Welcome to the Women for Women International Book Club! April is Sexual Assault Awareness Month, which is why we’ve chosen to read She Said: Breaking the Sexual Harassment Story That Helped Ignite a Movement by Jodi Kantor and Megan Twohey, New York Times journalists who broke the story on Harvey Weinstein’s predatory pattern of sexual harassment and assault.
What is this book about?
She Said* is a testament to the power that every woman has to impact cultural change by sharing her personal story and supporting women who do the same. Kantor and Twohey chronicle the saga behind chasing down the Weinstein story before pivoting to what the #MeToo movement means for women through the lens of Dr. Christine Blasey Ford, as she testified against Supreme Court Justice Brett Kavanaugh.
Through stunning revelations, She Said provides insider background on the Weinstein investigation and exposes the pervasive systems that protect and perpetuate sexual harassment and gender-based violence. In sharing the accounts of women who survived Weinstein's attacks, the journalists reveal the systems that silence women, and the power of women standing together.
As the focus shifts to Dr. Ford’s story, She Said explores the aftermath for those who speak out and what happens to the women who share their experiences.
*Trigger warning: sexual assault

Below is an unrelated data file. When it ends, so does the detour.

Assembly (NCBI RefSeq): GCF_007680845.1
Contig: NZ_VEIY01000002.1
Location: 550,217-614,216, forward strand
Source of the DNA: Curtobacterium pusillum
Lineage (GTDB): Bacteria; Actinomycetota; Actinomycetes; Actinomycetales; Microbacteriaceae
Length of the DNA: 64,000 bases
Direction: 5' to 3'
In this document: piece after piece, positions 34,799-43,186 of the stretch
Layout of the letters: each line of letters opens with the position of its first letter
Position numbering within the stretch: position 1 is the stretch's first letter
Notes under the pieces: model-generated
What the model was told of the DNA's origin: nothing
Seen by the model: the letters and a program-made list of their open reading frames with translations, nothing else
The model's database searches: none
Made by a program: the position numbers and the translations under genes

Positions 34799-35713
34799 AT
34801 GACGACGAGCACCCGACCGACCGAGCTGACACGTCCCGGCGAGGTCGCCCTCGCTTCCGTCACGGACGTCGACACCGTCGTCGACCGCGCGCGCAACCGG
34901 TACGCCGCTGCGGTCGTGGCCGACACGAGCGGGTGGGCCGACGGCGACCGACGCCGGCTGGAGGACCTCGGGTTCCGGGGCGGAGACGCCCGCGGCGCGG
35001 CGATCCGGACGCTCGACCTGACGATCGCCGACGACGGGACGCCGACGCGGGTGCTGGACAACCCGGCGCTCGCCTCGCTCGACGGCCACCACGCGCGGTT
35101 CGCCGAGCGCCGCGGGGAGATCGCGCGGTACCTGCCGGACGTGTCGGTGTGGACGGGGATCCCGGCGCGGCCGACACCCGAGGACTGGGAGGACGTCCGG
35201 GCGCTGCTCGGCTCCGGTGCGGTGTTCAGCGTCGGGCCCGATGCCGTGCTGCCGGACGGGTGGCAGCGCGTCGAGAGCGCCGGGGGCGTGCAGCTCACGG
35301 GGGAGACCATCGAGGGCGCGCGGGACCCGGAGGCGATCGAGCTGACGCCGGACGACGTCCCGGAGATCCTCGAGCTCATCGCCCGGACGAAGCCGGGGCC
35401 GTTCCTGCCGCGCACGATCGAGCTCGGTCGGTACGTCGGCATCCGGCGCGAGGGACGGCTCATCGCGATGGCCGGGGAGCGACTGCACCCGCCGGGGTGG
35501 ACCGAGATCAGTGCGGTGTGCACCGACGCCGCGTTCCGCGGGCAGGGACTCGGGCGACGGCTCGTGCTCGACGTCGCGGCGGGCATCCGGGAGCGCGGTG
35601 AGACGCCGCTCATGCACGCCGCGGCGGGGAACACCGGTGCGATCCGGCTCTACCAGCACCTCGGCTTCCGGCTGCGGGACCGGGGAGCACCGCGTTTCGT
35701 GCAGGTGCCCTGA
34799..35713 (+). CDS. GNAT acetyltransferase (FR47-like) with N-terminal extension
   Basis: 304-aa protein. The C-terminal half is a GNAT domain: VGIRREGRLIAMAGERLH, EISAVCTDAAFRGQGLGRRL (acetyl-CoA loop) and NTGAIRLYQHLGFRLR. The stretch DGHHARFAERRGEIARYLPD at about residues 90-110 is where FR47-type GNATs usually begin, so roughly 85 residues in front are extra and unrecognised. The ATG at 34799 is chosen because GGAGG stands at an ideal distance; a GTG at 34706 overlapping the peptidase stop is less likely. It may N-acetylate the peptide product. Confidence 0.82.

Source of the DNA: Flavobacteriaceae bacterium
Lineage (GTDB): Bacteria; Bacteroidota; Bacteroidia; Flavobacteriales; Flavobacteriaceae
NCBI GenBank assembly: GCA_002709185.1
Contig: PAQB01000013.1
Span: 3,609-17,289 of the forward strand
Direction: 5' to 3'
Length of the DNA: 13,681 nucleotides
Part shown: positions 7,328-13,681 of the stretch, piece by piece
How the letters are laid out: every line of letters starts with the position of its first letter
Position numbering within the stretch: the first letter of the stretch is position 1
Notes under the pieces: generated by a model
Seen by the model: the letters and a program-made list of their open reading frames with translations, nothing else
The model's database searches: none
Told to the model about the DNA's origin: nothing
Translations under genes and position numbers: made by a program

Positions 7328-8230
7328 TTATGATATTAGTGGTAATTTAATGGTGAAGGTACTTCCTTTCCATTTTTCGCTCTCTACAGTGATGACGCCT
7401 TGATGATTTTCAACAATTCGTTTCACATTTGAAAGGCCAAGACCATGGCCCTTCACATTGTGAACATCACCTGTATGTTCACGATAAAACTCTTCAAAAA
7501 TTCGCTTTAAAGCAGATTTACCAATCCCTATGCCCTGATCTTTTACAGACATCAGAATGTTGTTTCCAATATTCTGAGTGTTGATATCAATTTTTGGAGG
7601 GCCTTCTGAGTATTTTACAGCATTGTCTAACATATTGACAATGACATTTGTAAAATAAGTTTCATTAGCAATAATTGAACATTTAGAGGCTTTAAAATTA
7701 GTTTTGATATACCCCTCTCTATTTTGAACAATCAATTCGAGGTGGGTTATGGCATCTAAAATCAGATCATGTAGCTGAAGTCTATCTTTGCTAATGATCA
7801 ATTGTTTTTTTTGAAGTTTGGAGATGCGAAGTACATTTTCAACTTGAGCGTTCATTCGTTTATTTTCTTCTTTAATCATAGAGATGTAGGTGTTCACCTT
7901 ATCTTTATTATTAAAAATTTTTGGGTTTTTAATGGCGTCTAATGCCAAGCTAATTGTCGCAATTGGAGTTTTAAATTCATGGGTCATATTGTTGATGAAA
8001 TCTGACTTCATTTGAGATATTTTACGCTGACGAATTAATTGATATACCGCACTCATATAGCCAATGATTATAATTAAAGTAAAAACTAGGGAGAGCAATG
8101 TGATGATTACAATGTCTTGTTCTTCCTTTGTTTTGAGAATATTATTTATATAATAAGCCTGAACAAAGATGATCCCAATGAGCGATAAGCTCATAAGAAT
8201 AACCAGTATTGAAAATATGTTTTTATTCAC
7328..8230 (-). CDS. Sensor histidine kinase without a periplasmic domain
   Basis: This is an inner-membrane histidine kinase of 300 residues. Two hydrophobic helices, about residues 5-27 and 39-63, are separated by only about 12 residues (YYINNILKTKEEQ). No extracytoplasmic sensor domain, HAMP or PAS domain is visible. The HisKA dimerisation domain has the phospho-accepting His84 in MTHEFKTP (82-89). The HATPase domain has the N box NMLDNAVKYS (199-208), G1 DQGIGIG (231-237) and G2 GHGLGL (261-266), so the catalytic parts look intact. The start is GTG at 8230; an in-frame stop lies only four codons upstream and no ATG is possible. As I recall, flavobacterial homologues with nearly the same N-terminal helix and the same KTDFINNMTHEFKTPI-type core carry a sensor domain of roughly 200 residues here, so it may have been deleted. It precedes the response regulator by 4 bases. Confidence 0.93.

Check out the discussion questions below and connect with readers on Instagram to share your reactions, thoughts and questions by using the hashtag #WFWIBookClub, and tagging us with @womenforwomen. We want to hear what you think—Share with us your take on the book!
“If the story was not shared, nothing would change.” This is a core message throughout She Said and a foundational message behind the #MeToo movement. What makes sharing our personal stories and experiences so powerful?
What do you believe is the significance of the title “She Said” in the context of the experiences and power dynamics outlined in the book?
What were some of the recurring barriers and risks that prevented sexual assault survivors from publicly coming forward against their attackers?
Attorney Lisa Bloom’s strategy memo advising Harvey Weinstein said, “You should be the hero of the story, not the villain. This is very doable.” What are your reactions to this statement? In the context of people sharing their stories, what does Bloom’s advice say about audiences and perception?
What parts, if any, of the settlement process surprised you? How do unchecked settlements and strict nondisclosure agreements create an environment that protects predatory behavior?
Even before testifying, Dr. Ford felt that Kavanaugh would be confirmed to the Supreme Court regardless of her testimony. But what affected her decision to eventually come forward? What were the effects of her testimony on women and the broader culture?
How can you create a safe space to protect women from sexual harassment—or for women to share their experiences—in the workplace or in your personal life?